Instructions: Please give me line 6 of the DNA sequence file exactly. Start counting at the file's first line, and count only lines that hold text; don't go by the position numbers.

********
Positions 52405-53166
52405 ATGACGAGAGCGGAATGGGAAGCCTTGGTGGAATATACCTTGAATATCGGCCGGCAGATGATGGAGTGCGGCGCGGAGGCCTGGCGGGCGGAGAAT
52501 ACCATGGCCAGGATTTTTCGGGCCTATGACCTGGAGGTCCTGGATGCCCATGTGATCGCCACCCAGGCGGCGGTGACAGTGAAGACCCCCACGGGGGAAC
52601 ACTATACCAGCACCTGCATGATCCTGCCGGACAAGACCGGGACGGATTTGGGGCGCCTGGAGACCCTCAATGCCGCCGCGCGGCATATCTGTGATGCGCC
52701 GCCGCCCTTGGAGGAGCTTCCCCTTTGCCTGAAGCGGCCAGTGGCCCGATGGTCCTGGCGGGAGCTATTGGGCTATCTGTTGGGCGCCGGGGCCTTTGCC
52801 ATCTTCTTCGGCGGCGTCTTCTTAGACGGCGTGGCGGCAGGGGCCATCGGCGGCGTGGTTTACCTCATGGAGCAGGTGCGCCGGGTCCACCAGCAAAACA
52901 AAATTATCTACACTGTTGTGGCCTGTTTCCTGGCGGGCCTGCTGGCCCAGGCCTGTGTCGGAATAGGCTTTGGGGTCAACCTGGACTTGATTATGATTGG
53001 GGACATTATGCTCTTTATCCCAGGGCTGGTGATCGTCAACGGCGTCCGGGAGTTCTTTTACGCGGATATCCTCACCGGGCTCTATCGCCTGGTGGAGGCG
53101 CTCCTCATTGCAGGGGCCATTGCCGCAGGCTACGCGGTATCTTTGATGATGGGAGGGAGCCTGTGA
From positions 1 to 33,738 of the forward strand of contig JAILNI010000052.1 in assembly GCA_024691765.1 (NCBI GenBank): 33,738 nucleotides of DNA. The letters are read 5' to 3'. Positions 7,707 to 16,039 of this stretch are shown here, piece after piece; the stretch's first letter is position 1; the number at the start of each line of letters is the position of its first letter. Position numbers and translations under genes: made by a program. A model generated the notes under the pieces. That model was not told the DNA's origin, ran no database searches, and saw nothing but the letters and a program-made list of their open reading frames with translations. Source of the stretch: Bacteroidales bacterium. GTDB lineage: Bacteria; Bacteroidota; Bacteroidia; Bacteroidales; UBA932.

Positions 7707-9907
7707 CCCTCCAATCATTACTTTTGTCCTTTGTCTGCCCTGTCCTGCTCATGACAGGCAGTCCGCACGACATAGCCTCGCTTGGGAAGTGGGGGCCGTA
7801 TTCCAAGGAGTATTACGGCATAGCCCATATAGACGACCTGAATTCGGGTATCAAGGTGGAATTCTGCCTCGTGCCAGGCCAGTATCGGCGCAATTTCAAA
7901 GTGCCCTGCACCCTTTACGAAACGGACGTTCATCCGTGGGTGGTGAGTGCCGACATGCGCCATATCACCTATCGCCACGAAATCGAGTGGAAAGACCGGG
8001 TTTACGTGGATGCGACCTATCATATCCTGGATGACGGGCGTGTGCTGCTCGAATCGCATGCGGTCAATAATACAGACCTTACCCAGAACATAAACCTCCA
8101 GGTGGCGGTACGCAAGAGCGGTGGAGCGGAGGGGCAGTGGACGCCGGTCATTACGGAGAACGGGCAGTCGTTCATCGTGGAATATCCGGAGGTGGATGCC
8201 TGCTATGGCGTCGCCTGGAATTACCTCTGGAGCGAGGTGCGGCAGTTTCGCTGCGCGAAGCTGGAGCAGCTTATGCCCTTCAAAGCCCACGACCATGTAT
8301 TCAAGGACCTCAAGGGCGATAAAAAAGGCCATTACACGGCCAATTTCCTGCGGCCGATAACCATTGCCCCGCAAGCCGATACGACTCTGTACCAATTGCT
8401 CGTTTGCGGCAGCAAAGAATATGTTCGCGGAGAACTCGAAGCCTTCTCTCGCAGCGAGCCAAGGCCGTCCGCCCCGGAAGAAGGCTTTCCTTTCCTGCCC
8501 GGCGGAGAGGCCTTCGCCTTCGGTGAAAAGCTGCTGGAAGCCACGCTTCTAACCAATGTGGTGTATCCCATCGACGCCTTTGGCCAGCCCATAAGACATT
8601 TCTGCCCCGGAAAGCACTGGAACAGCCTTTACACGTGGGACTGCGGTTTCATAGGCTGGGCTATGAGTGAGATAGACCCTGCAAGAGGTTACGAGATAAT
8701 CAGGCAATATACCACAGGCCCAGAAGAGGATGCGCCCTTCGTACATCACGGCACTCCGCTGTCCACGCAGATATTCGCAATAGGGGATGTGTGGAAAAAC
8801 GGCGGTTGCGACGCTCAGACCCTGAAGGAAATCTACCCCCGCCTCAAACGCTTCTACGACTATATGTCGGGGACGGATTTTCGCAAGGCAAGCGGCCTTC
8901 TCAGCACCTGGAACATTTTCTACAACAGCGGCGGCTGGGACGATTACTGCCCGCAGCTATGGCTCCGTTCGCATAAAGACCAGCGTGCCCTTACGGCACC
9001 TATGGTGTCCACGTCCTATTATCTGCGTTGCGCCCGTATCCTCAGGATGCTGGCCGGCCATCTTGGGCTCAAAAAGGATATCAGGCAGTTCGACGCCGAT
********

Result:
52801 ATCTTCTTCGGCGGCGTCTTCTTAGACGGCGTGGCGGCAGGGGCCATCGGCGGCGTGGTTTACCTCATGGAGCAGGTGCGCCGGGTCCACCAGCAAAACA